The BBC’s Theory on the Biblical Plagues

By Wayne Jackson

England’s major broadcasting facility, the BBC, has just released a TV special in which an attempt was made to establish the case that the biblical plagues, visited upon Egypt during the time of Moses, and the subsequent parting of the Red Sea, were not supernatural phenomena. Rather, it is claimed, the “exodus” events were caused by a volcano that erupted on the Greek island of Santorini in the 16th century B.C.

Here’s how the story goes. After the eruption of the volcano, a huge ash cloud moved toward Egypt, plunging the land into “darkness.” Supposedly, according to an article in the UK Telegraph, this produced “lightening [sic] and hail (two of the ten plagues).” [Note: There was no “lightning” plague as such.]

The volcanic pollution allegedly contaminated the Nile River, coloring it red (with the appearance of blood). This, in turn, drove the frogs onto the land. Dying frogs attracted flies and lice, which then transmitted disease to cattle and humans alike, thus producing boils, and ultimately, fatalities. Finally, the force launched by the eruption reputedly generated a tidal wave that “parted” the Red Sea, hence inspiring the “mythical” story of the separation of that body of water.

Sound intriguing? This explanation will carry some weight, no doubt, with those unfamiliar with the actual facts, or with those who do not critically analyze the theory in the light of those facts.

About twenty years ago, Hans Goedicke, an Egyptologist at Johns Hopkins University, advanced this same Exodus-volcano theory. The concept set forth then, and that advocated now, are but twin attempts to “demythologize” the Old Testament record of the miraculous elements that are an integral part of it. The fact is, there are several strong arguments that negate the “Santorini volcano” theory.

  1. The “Santorini” theory is not consistent with Bible chronology. According to the biblical record, the exodus from Egypt occurred 480 years before the fourth year of Solomon’s reign over Israel (1 Kgs. 6:1). It is now generally accepted (based upon archaeological and chronological data) that the fourth year of Solomon’s reign was about 966 B.C. Working backwards, therefore, one arrives at the date of 1446/5 B.C. for the time of Israel’s departure from bondage (see Gleason Archer, “The Chronology of the Old Testament,” The Expositor’s Bible Commentary, Grand Rapids: Zondervan, 1979, I.366).

    By way of contrast, the current theory is that the Santorini eruption occurred in the 16th century B.C. —considerably before the exodus event.
  2. Santorini is more than 500 miles from the Egyptian coast. It is hardly likely that the ash from this island would have been so thick in Egypt that for three days the Egyptians “saw not one another, neither rose any one from his place” (Ex. 10:23).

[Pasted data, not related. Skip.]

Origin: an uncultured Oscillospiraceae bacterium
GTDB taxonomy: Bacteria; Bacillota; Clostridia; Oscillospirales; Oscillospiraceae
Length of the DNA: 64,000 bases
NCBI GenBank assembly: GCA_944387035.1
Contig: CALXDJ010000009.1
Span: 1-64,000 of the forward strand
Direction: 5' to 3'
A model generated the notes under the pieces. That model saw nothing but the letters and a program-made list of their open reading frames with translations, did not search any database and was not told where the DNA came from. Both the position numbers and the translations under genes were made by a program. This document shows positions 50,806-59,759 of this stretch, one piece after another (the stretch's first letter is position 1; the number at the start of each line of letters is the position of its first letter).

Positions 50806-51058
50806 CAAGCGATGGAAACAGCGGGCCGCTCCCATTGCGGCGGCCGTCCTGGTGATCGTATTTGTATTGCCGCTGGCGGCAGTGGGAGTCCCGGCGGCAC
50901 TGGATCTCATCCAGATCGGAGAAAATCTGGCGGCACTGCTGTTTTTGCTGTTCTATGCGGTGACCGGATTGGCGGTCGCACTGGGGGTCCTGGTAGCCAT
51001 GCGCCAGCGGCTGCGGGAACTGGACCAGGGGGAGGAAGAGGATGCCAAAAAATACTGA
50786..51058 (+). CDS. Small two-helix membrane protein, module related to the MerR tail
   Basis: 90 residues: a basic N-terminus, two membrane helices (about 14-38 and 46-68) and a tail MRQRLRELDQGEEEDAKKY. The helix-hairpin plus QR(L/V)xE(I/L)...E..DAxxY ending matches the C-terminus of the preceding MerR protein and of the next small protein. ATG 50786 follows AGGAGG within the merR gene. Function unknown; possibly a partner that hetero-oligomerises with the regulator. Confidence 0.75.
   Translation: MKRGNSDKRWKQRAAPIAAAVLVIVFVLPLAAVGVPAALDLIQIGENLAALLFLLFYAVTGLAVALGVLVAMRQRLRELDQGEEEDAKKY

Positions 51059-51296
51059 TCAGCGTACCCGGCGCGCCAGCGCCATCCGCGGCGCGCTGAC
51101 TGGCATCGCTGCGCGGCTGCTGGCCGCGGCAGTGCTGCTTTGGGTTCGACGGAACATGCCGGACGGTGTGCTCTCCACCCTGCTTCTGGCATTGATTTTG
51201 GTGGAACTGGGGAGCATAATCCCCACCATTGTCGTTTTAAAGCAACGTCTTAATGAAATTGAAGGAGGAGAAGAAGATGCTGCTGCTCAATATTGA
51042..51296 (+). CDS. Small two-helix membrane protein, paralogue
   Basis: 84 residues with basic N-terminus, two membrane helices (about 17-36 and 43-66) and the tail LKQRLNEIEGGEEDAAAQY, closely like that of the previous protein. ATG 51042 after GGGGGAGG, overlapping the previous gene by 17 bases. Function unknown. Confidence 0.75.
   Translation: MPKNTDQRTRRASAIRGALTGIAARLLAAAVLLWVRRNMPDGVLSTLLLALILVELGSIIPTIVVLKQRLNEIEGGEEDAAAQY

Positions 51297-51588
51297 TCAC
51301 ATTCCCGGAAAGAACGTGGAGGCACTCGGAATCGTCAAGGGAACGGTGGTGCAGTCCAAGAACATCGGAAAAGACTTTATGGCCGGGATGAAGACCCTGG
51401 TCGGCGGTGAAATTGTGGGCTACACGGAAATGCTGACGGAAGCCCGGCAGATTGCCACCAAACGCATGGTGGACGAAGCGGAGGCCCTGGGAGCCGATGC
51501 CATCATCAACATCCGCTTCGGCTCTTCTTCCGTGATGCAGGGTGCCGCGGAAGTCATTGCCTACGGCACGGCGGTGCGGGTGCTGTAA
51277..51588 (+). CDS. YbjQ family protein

Aside from that, the “ash” theory contradicts several biblical facts.


    1. The Scriptures explicitly state that the darkness occurred as a result of Moses stretching forth his hand toward heaven at the behest of Jehovah’s command (Ex. 10:22).
    2. “[A]ll the children of Israel had light in their dwellings” (Ex. 10:23). If this was a natural event, it certainly was a selective “ash deposit”!
    3. Pharaoh, who was witness to the plagues, did not interpret them as natural disasters; he knew their point of origin!
    4. The “darkness” could not have been an ash-deposit which precipitated the other plagues, because the “darkness” was the ninth plague — the-next-to-last one!
  3. The “tidal wave” notion does not fit the facts. Santorini is to the north west of Egypt. Yet the strong wind that parted the Red Sea came from the east (Ex. 14:21). The direction is wrong.
  4. Further, the waters of the Sea were “divided,” producing a “wall” on each side of Israel’s path. The waters were said to have “congealed” (Ex. 15:8; cf. Psa. 78:13). The Hebrew term signifies to thicken; the waters became “firm walls” (Brown, Driver, & Briggs, Hebrew & English Lexicon, London: Oxford University, 1907, p. 891). These circumstances are not consistent with the “tidal wave” concept. Clearly, the parting of the sea was a miracle, not a natural phenomenon.
  5. The children of Israel marched across the Sea on “dry ground” (Ex. 14:16,21,29). They went through “on foot” (Psa. 66:6), and yet were “dry shod” (see Isa. 11:15, i.e., with their sandals; Isaiah’s imagery is based upon the Hebrews’ departure from Egypt). Such a condition is not created by a tidal wave.
  6. It would have been a curious circumstance indeed that the “tidal wave” was so discriminating, destroying all of Pharaoh’s armies (Ex. 14:27-28), while not a single soul in Israel lost his life.
  7. The report of this disaster spread throughout the region and made a lasting impression upon neighboring nations for years afterward (see Josh. 2:10); moreover, it was not attributed to a far-away volcanic explosion!

Conclusion

The events associated with Israel’s exodus from Egypt are depicted in the divine record as having been orchestrated by Jehovah through his prophet, Moses (see Ex. 14:15ff). The timing was crucial. These were not ordinary volatile quirks of nature. And it reflects an extraordinary bias, and irresponsible scholarship, that asserts otherwise.

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About the Author

Wayne Jackson has written for and edited the Christian Courier since its inception in 1965. He has also written several books on a variety of biblical topics including The Bible and Science, Creation, Evolution, and the Age of the Earth, The Bible on Trial, and a number of commentaries. He lives in Stockton, California with his dear wife, and life-long partner, Betty.